The report recommends that the EU take an active role in promoting Palestinian economic development and backing infrastructure projects related to roads, water, schools and medical clinics to “support the Palestinian people and help maintain their presence [in the area].” No mention is made of Israeli involvement or cooperation.
In a sign of the mounting concern about the loss of direction in the so-called process, another added: “The continuation of settlement construction will lead to one state for two peoples. We don't know where this government is leading [Israel] to or what its position is regarding the peace process.”
The report, which was completed in July 2011, may have been one of the reasons for an unexpectedly harsh statement from Britain, France, Germany and Portugal last month at the United Nations, expressing “dismay” at Israel’s settlement policy.
The four EU states, all currently members of the Security Council, condemned Israeli plans to speed up settlement construction in the West Bank. They also castigated Israel for failure to control extremist groups among the settlers, who have grown increasingly bold in launching violent attacks on Palestinians, including burning crops and torching mosques.
The UN action coincided with the submission, by Andrew Standley, the EU ambassador to Israel, of a formal protest to Israel’s foreign ministry over the growing number of house demolitions in Area C and the economic distress of its Palestinian inhabitants. The statement was reportedly agreed to after the EU’s foreign ministers received the Area C report.
Standley’s letter also highlighted EU concerns about a plan for the so-called E1 zone, between Jerusalem and the settlement of Maale Adumim in the West Bank. Israel is currently threatening to clear out 2,500 Bedouin living at the site to prepare for the construction of a new settlement called Mevasseret Adumim, which would connect with Maale Adumin, increasing Israel’s hold on East Jerusalem and cutting the West Bank in two.
Two weeks earlier similar fears were expressed in a letter to Ehud Barak, Israel’s defense minister, by Kristalina Georgieva, the European commissioner for international cooperation, humanitarian aid and crisis response.
Lieberman, Israel’s far-right foreign minister, responded to the rebukes by accusing the Europeans of “interfering” in an internal Israeli issue and of “losing their credibility and making themselves irrelevant.” He also advised Europe to concentrate instead on "peacemaking in bloodshed hotspots” such as Syria.
Tzipi Livni, leader of the opposition Kadima party, warned that Israel was “starting a war against its closest friends in Europe.” Meanwhile, the liberal Haaretz newspaper argued that, with the loss of Europe, Washington was now “the only barrier between Israel and international isolation – which borders on strategic danger.”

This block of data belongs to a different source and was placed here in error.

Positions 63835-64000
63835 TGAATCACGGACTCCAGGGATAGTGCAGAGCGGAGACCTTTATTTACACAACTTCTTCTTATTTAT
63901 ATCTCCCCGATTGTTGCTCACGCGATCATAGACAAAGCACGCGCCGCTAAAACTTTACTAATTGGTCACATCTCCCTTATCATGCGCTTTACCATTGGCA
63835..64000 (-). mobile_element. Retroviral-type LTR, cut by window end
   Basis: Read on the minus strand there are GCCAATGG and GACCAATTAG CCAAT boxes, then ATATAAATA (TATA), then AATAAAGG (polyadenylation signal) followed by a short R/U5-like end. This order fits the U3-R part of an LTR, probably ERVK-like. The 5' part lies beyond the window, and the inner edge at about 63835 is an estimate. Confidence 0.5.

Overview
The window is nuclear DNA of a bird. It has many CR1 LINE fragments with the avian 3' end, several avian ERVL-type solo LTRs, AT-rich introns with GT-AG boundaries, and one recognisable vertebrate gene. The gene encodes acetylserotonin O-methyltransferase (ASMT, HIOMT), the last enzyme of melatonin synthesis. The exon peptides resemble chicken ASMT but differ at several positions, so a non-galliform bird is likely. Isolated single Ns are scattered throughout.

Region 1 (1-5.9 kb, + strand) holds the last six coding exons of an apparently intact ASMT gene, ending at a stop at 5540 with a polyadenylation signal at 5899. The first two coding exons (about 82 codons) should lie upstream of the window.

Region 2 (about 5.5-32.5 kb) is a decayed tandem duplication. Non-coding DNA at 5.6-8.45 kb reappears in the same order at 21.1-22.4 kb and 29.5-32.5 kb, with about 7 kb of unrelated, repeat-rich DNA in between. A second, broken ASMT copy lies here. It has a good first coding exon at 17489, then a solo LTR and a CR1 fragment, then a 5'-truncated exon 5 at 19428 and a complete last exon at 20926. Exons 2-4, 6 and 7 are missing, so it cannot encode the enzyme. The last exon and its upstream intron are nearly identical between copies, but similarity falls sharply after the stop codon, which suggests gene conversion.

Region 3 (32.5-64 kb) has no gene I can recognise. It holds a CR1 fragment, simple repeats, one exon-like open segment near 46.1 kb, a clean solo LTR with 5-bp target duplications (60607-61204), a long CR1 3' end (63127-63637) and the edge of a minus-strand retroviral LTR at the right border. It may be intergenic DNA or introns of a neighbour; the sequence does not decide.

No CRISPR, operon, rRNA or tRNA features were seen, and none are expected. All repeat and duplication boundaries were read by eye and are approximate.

Last month Lieberman also expressed outrage at another secret EU report, this one a draft by European embassies in Israel on an even more sensitive subject – Israel’s Palestinian minority. The paper, which was completed in November, was leaked to Haaretz late last month. The Israeli foreign ministry accused the EU of drafting it “behind our backs”.
The 27-page report breaks new ground in proposing that the EU play a central part in protecting the interests of Palestinians within Israel’s borders rather than only in the occupied territories.
It catalogues widespread discrimination in education, employment, housing and access to land, notes a surge in legislative proposals targeting the Palestinian minority and “a political climate in which discriminatory rhetoric and practice go unsanctioned.”
It suggests that Israel’s treatment of its Palestinian citizens should move from being “second tier to the Israeli-Palestinian conflict” to a “core issue.” It adds that Israel’s obligation to “ensure the equality of all its citizens” cannot wait on a revival of the stalled peace process. Tackling inequality, it concludes, “is integral to Israel’s long-term stability.”
A long list of recommendations for the EU to implement include lobbying against discriminatory laws, encouraging greater investment by European hi-tech firms in Arab areas, ensuring each European state “adopts” an Arab community, and awarding more scholarships for Arab students.
According to the Israeli media, several EU states, including the Netherlands, objected to these recommendations, but appear to have the backing of many key states.
The proposal to step up EU involvement inside Israel is particularly controversial given that Israel has vehemently objected in recent months to European funding of local human rights groups that assist Palestinians inside both Israel and the occupied territories.
The cabinet has given its support to legislation that would severely limit foreign donations – chiefly from the EU – to such groups and heavily tax any remaining funding. Netanyahu put the bills on hold last month after coming under fierce criticism from Washington and Europe.
The crisis in relations with Europe was one of the main topics under discussion at Israel’s annual ambassadors’ meeting in Jerusalem, held over the Christmas break when Western capitals go into brief hibernation. More than 100 senior diplomats attended, with ambassadors to Europe reporting that they felt “hated and unwanted,” and as isolated as at any time as they could remember in Israel’s history.
The pessimistic, consensual forecast at the meeting was that developments in the region, especially the Arab Spring, have ruled out any progress in peace talks between Israel and the Palestinians for at least the coming year.
Netanyahu’s advisers offered their own warnings that the diplomatic impasse would not let up and Israel’s international standing, especially in Europe, was likely to erode yet further.